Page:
They also have a really cool cycling/soccer style jersey. I wish they had a Venturing version of that, too.

The uniforms are a really interesting case. Of course, a Venturing crew's official uniform is optional and is determined by the crew. It can be as simple as a tee-shirt with the Venturing logo, or the "recommended" green BSA shirt with charcoal grey pants. Most professional scouters I've met choose to wear the Venturing uniform because it is just plain cool. But some of it just has me scratching my head. The first pair of pants I bought were really odd, but it looks like they're phasing those out. Then they came out with the Switchback pants, which are nice (except for the mesh pockets) but they are no longer available on-line. Maybe they're re-designing them?

Then there are the hats. The cap I originally bought it pretty good but it's no longer available. They also had a boonie hat that just looked funny. It was all floppy and weird. The current Venturing hat is perhaps the weirdest one yet. They have introduced some new expedition, outback, and safari style hats that are pretty cool, but can we get them in Venturing colors, please? What I would really like to see is a Venturing version of the Campaign hat. Perhaps a straw version in charcoal grey. They do have a Venturing pin that can go on the campaign hat, which I have, but the colors just don't match the Venturing uniform very well.

That reminds me of the outerwear. There is none for Venturing. Not a single coat or jacket. Not even a sweatshirt. Sure, you could just wear the Boy Scout versions, or the generic black, but why not have one for Venturing? Imagine a Venturing version of the classic wool Jac-Shirt. Maybe that's not necessary. The red looks good with the Venturing uniform. But at least come back with a Venturing version of the pocket patch. There used to be an Exploring version but they stopped making that.

They do have two versions of a Venturing knives, and they aren't bad.

There is also a Venturing backpack in charcoal grey. But instead of the Venturing logo it has the generic BSA logo.

When one of the methods of the Venturing program is High Adventure, why don't they offer some high adventure equipment for Venturers. I'm sure there are plenty of people out there like me who would buy the stuff.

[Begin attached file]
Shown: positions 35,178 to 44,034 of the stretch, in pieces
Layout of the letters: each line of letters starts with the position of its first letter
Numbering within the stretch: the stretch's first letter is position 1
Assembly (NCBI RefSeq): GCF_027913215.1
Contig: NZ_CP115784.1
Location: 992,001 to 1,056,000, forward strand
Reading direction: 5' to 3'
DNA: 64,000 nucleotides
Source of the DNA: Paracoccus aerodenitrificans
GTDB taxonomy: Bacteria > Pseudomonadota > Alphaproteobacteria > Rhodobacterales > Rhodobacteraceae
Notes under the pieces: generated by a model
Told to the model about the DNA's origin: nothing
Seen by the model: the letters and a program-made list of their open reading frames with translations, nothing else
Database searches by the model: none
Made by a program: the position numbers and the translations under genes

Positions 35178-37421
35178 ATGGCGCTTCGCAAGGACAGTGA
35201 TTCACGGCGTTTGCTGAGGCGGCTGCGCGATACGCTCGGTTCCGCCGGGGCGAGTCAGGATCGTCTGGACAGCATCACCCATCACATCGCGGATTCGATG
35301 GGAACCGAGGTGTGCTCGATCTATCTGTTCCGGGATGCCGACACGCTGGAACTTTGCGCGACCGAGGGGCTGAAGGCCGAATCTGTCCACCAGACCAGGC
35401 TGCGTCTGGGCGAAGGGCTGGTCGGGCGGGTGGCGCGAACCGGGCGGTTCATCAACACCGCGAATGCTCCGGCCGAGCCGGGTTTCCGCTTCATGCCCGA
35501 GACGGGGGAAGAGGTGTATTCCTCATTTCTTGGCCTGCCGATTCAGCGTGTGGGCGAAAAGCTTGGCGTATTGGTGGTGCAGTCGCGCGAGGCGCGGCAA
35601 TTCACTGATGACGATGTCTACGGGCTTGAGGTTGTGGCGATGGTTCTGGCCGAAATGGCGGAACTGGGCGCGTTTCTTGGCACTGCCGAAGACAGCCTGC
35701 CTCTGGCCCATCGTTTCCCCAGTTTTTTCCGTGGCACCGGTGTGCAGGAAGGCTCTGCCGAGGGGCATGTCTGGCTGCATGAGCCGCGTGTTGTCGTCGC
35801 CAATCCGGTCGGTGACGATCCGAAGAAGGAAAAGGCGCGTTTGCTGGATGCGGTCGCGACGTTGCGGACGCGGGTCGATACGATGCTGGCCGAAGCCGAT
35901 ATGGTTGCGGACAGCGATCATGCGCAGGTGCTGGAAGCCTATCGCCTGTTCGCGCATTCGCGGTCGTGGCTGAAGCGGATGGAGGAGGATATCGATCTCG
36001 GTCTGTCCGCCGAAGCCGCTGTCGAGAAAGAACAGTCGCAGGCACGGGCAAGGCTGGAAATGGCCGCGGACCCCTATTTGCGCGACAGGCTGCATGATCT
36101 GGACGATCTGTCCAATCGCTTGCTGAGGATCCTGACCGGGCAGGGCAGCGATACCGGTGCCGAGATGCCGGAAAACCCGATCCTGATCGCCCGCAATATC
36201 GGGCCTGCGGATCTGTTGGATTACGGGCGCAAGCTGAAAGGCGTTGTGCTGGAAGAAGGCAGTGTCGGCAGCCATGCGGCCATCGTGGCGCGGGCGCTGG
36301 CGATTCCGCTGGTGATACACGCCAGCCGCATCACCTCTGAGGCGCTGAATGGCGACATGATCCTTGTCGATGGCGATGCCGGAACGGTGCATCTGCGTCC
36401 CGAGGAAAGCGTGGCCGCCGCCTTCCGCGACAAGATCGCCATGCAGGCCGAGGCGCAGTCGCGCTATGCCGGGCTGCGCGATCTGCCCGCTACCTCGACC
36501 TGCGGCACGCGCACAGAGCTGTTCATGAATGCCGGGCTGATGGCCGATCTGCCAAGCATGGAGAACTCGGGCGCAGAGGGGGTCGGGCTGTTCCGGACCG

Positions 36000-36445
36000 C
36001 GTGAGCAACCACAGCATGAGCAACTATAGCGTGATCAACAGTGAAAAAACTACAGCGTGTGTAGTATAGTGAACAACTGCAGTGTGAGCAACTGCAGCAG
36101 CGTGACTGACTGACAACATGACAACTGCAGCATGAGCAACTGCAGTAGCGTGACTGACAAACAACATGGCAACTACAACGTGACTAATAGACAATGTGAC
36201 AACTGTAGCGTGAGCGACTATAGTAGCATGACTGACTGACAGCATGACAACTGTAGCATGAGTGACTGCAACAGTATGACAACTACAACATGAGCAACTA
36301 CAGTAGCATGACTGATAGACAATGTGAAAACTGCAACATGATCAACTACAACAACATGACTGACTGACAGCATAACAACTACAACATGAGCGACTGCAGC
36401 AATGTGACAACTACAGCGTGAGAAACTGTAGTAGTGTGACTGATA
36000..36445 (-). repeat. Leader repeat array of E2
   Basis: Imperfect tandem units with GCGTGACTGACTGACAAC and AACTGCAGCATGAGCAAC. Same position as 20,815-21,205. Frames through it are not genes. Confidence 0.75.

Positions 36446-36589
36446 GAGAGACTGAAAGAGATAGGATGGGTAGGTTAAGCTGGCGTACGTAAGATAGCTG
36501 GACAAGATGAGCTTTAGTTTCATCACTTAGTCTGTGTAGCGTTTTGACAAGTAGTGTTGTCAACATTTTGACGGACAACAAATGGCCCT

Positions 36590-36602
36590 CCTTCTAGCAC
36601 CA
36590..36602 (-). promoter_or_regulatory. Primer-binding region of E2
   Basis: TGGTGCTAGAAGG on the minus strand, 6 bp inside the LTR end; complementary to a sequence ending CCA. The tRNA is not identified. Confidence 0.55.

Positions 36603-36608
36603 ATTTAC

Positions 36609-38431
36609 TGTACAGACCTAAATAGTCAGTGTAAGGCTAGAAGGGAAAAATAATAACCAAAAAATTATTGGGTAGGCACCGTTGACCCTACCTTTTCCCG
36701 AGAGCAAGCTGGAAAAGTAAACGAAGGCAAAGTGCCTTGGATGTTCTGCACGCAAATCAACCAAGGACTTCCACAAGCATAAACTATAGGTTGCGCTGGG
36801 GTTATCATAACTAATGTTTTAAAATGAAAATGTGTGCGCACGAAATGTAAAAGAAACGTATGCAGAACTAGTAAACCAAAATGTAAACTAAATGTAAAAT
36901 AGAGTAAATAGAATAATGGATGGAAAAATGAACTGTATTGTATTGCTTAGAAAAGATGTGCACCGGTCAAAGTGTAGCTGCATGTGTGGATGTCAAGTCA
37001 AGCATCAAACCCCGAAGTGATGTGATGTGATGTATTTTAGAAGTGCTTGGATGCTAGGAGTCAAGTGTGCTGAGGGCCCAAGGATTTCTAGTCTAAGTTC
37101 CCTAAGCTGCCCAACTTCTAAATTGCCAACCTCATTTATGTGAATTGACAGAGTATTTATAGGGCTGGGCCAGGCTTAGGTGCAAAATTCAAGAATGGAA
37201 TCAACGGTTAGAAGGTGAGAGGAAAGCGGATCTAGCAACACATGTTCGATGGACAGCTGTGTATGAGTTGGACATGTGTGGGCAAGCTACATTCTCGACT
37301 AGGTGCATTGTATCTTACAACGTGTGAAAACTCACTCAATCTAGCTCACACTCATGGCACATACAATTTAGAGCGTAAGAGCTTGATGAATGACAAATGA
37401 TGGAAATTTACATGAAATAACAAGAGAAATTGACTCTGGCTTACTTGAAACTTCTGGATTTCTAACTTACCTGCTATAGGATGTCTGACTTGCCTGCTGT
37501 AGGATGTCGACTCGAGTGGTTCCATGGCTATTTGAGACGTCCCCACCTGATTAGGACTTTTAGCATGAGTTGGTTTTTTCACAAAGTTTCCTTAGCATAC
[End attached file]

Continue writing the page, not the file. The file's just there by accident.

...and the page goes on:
Perhaps what I would currently like the most is an Venturing Silver Award recognition plaque. They make one for Eagle Scouts, as they should. It has 28 nameplates for recognizing all the Eagles in your troop and can be expanded with an add-on plaque. But there isn't a similar one for Venturing. I have one young man who just earned his Venturing Silver Award. I would really like to get a plaque like that to hang up in our church building next to the Eagle Scout plaque. I think that might bring recognition to the Venturing program as well as encourage more young men to pursue Venturing awards.

They say that Venturing is the fastest growing division of the BSA. I just wish the supply division was growing along with it.

Wednesday, July 6, 2011

An Image Problem?

Last week at work I spent an evening with a bunch of people from the Division of Wildlife and BLM. We were on a tour of the Book Cliffs looking at wildlife habitat/fuels reduction projects. Given the make-up of the group, and the subject of our tour, the discussions often revolved around the role of fire on our landscapes. Not only that, the group as a whole was in favor of fire as a management tool. One problem, however, are the difficulties in working with fire, both politically and logistically. Several times throughout the tour jokes were made about getting fires started "under the radar" if you will. More than once, I heard someone joke about getting the Boy Scouts out with fireworks, or some other such device that would lead to an accidental wildfire. The implication, of course, is essentially that the Boy Scouts are irresponsible.

I don't think this is an isolated case, either. If you were to pick up the newspaper and see a headline with the words "Boy Scouts" in it, would you assume the article was positive or negative? All too often, I'm afraid, the answer would be negative.

This probably comes from experience. Several years ago a group of Boy Scouts was visiting a State park near Vernal and decided to throw some rocks in the lake. The only problem was those rocks contained Dinosaur tracks.

How often have you read a news article about a Boy Scout getting lost in the mountains, or accidentaly starting a wildfire, or needing to be rescued from... whatever?

When did this happen? I thought the Boy Scouts were supposed to Be Prepared. I thought they were supposed to have the skills needed to survive in situations others wouldn't. I thought they were supposed to be responsible with fire. I thought they were supposed to be Helpful, Friendly, Courteous, and Kind.

When I have to step in to break up a fist-fight at winter camp, or spend my free time at a large scout camp picking up garbage, I think there might be a problem.

Isn't the purpose of the Boy Scouts to train boys to be men? Isn't it to instill in them a character ruled by the Scout oath and law? Isn't it to teach attitudes and skills that will allow them to be a service and a credit to their country?

Have we lost sight of these aims? I hope not.